Next, some thoughts regarding the expansion of the universe. I'm not an astrophysicist, and I don't play one on TV, so please someone who knows this stuff, please jump in. My limited understanding of the expanding universe is that it will expand till gravitational forces, (as you aptly pointed out, "whatever the hell that is"), begin to slow down the expansion till the universe collapses back in upon itself.... After which, theoretically the energy contained 'explodes' again leading to another more expansive period. This part of physics always reminded me of the dragon swallowing its tail in ancient Chinese symbolism.

A thought regarding absolute zero, (zero degrees Kelvin). The fact that all that space/dust/etc. is at 3 degrees Kelvin represents a lot of latent energy which when the universe contracts will lead to the next 'big bang'.

Which brings us back to your real interest, 'nothingness'. On the physical level nothingness might be considered to be what happens when things reach absolute zero. Zero energy. Interestingly. physicists haven't been able to produce that in laboratory experiments. They've gotten really close, but I suspect it may be analogous to the paradox of approaching Point B from point A. You always halve the distance between whatever temperature you start out at and absolute zero, but never quite get there. Just speculating, on all of this stuff really. So is energy a necessary condition of physical matter? I think so.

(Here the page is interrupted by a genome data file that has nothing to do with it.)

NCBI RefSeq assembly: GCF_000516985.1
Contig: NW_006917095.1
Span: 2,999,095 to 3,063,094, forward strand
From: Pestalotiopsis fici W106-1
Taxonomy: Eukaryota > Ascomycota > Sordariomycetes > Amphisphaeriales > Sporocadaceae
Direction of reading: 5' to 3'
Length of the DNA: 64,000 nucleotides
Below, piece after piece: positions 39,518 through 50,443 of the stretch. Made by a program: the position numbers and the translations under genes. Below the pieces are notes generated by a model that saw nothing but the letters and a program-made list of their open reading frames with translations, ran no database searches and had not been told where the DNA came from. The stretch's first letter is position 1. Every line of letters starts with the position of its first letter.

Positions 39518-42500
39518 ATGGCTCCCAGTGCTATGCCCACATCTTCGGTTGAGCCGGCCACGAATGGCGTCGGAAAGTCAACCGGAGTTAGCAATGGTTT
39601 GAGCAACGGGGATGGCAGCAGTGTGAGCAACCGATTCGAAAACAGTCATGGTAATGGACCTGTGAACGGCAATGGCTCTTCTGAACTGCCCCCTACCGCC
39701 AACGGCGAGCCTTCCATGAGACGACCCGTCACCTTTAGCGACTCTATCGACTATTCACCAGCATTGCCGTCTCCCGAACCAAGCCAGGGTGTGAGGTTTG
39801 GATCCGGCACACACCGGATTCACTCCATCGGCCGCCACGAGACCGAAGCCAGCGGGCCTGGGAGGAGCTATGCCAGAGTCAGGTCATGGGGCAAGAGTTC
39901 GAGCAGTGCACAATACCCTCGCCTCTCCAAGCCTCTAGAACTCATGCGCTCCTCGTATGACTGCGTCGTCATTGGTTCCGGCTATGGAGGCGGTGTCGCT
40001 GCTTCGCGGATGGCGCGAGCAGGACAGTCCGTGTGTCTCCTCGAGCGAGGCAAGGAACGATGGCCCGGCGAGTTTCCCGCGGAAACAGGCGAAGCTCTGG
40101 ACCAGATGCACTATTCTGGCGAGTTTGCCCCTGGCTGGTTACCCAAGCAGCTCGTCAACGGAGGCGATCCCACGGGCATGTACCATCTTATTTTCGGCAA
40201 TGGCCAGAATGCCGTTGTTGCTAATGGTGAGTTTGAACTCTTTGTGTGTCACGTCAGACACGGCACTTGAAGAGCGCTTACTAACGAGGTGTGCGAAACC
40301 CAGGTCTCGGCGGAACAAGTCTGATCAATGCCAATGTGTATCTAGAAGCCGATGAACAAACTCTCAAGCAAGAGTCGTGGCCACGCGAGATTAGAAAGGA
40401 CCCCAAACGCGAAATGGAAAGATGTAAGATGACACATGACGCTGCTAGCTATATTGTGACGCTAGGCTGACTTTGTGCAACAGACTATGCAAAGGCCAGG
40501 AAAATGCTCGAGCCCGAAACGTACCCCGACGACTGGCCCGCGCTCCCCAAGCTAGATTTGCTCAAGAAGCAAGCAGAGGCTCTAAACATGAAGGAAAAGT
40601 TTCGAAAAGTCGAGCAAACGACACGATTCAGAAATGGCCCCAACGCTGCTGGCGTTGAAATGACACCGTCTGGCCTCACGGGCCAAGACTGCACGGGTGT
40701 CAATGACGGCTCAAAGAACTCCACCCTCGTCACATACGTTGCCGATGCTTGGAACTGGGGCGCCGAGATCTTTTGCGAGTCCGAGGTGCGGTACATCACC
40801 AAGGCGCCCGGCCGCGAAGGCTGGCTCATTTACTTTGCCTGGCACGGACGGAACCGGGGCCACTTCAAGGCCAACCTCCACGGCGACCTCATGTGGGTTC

See Einstein's theory of relativity.

Metaphysically speaking, (and here I'm speculating as well), my thoughts range from seeing that unapproachable space between point A and point B as nothingness. You can't get there from here ; ).

On another level the premise that the universe is expanding, and will eventually collapse upon itself in the process wiping out all this biomass in the process, (dragon swallows tail - Yum!), inspires a kind of philosophical aloofness, (although not nihilism), in me. Be the dragon. Swallow your tail. Do your best even though ultimately it may all be for naught.
i.e. The dragon swallowing his tail is a metaphysical representation of 'nothingness'.
i.e. The dragon swallowing his tail is a metaphysical representation of 'nothingness'.
I love this post! Not that we're going to answer the question, but a question is a good place to start from.

Even though you're asking about "nothingness," I had a blindingly powerful insight once about "emptiness." It's meaning. I heard the meditation bell. It was at a 10 day meditation retreat. And that reverberation.... felt as if it was happening inside me. Best I can explain it. Or that I was resonating to the bell. (a brass meditation bowl really) And suddenly I realized that the bell could not "resonate" unless it was empty. And that told me something about the "meaning" of being empty oneself.